Rugby world anticipates 'most open World Cup ever'
IN THE SPOTLIGHT: If the All Blacks’ last few games are anything to go by, they are not as firm favourites for the World Cup as they were four years ago.
Steve Hansen’s side drew with the Springboks in Wellington at the weekend, a week after a hard-fought victory over Argentina in Buenos Aires.
The world champions still reign supreme at the top of the world rankings, and are certainly the team to beat going into the World Cup in September, but a growing number of fans across the world feel this tournament is the most open it has been in a long time.
The All Blacks have entered the last three tournaments as strong favourites, winning the last two, but they perhaps lack that indomitable aura that they had in 2015. Since the last World Cup they have lost to Ireland twice (having never lost to them before), as well as drawing with the British and Irish Lions series in 2017.
In the past year alone they have had three nail-biting encounters with the Springboks where neither team could be separated [the aggregate score being 82-82], and were pushed very close by England at Twickenham.
But it is not necessarily the All Blacks’ loss of dominance that makes this World Cup so exciting, but the fact that there is a number of nations that have raised their game.
Northern hemisphere teams have sat at the top of the world rankings alongside New Zealand for a while now. Wales sit in second after a Grand Slam victory this year and a 14-match winning streak, while Ireland are third after a 2018 where they were probably the best team in the world.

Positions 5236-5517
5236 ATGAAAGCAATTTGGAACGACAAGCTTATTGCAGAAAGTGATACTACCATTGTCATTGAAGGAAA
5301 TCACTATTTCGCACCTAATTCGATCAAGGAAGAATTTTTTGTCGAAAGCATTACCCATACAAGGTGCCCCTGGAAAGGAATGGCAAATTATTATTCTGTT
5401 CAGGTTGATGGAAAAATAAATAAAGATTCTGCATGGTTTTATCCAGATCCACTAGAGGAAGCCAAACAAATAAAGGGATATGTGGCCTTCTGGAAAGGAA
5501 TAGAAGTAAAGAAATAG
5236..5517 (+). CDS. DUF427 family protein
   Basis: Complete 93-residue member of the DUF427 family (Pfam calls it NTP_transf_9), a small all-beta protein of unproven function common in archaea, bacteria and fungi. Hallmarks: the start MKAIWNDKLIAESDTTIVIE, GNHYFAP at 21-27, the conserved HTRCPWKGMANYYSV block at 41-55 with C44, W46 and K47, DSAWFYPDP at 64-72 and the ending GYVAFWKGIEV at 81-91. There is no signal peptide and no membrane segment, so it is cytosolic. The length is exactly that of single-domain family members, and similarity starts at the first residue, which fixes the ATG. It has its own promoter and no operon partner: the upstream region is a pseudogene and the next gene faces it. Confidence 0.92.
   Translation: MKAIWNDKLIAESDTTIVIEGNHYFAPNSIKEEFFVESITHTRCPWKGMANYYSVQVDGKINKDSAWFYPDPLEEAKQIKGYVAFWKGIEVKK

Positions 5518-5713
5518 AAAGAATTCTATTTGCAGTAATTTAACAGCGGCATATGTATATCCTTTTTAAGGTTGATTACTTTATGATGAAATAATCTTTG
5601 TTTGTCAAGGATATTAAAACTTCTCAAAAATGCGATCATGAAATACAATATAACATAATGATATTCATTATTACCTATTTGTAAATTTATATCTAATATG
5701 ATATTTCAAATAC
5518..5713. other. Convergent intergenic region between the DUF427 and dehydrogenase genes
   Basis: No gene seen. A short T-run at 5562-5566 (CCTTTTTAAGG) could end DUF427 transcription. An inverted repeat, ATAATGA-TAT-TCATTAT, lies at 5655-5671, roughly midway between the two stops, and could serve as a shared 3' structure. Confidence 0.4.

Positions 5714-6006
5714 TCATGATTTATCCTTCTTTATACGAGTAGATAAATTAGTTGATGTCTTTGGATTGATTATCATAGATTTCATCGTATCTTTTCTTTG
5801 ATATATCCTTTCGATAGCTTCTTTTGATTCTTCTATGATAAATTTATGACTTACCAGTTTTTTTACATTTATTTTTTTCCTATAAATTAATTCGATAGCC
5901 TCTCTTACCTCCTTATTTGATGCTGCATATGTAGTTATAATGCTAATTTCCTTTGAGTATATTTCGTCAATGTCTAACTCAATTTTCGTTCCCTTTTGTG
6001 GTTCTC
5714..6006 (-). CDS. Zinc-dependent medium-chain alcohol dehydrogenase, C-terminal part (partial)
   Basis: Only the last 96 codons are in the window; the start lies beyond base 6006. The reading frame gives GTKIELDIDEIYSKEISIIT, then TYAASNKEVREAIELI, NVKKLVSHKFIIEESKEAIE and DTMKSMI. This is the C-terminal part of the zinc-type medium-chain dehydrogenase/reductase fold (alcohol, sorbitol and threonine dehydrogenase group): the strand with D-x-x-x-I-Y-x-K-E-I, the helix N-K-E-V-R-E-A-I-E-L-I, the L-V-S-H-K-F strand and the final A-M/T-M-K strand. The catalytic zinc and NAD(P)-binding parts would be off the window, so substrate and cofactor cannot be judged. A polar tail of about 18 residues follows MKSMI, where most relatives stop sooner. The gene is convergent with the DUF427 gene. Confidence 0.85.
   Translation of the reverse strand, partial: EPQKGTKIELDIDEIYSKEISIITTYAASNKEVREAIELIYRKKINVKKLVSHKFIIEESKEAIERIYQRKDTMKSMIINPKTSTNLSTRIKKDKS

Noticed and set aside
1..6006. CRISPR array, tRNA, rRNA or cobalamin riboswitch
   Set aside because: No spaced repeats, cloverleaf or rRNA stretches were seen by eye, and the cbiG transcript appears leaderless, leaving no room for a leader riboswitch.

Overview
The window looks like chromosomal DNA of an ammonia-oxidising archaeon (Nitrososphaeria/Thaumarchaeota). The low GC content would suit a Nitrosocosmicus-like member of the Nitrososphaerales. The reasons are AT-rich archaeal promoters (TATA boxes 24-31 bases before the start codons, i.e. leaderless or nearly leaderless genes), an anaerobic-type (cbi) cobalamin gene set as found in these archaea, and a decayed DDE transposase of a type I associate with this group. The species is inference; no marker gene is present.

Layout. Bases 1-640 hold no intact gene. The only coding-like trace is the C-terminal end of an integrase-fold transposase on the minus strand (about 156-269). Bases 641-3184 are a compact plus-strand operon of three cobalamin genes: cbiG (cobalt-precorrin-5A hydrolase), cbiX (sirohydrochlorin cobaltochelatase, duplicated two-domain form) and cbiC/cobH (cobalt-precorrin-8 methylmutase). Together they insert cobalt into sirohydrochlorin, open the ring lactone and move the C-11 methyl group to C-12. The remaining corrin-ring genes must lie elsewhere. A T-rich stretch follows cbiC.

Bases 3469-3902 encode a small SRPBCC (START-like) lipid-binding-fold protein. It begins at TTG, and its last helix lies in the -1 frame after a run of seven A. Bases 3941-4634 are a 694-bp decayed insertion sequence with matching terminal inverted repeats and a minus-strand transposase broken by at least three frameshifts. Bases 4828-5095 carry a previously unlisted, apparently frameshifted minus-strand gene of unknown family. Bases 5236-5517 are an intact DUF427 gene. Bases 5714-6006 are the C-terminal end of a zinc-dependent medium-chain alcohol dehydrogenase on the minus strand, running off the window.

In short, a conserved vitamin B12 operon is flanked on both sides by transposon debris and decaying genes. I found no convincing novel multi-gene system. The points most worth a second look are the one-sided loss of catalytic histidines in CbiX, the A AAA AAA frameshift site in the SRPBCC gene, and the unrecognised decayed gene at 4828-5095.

The resurgent South Africa have recently taken over England in fourth place, although Eddie Jones’ side have won two Six Nations titles over the past four years and went on an 18-match win streak.
All four teams behind the All Blacks could push them if they met each other in the World Cup, and that is obviously what is exciting the fans so much. This is an unseen level of competition going into the tournament, particularly compared to 2015, where an All Blacks success was practically a formality.
This is what the fans have said on Twitter:
— Roy Heyward (@Roytheboy1988) July 27, 2019
New Zealand look very beatable going into the World Cup. I’d say its the most open Rugby World Cup ever
— coltmanaman (@coltman_steve) July 27, 2019
Can’t help but think that after watching the first 2 weeks of the Rugby Champ that the upcoming @rugbyworldcup is wide open, on their day any one of 6 possibly 7 teams could win it NZ, SA, Aus, Ire, Wales, Eng and possibly even Fra or Arg #wideopen
— Jon Sleightholme, Esq. 😂 (@JonSleightholme) July 27, 2019
Defeat is looming for South Africa in Wellington but there’s much for the @Springboks to be encouraged by. These @AllBlacks don’t look like the world-beaters they’ve been for a decade. What an open @rugbyworldcup it promises to be. Can make a case for 6 or 7 countries. #NZLvRSA
— Martin Gillingham (@MartGillingham) July 27, 2019
Having watched #nzl #aus #rsa and #arg so far I don’t think anybody stands out as favourites for the #rugbyworldcup it’s gonna be so competitive and Japan will fancy their chances of getting out of their group too #cantwait
— RockNRun85 (@RockNRun85) July 27, 2019
The upcoming Rugby World Cup will be really competitive. It’s a MUST SEE TOURNAMENT.
— Martin (@_martindp) July 20, 2019
South Africa shoukd have won this game! Last two weeks results show the World Cup is wide open #RugbyWorldCup
— Dai Jenkins (@dai7jenkins) July 27, 2019
— Michael Doyle (@CJPDoyle) July 27, 2019
— Mr_Black_and_Gold_6 (@MrBlackandGold1) July 27, 2019
Outside of the top five, it is still unwise to write off France or Australia despite their poor form. Both sides have the ability to show up at World Cups and cause upsets, and when looking at the French squad, they have the capability to do that again. Likewise, Argentina and Scotland, although inconsistent, will still push anyone.
With the likes of Fiji and Japan also hotly tipped to impress this tournament, it is no surprise that this could well be the most competitive championship since its inception in 1987.
By Josh Raisey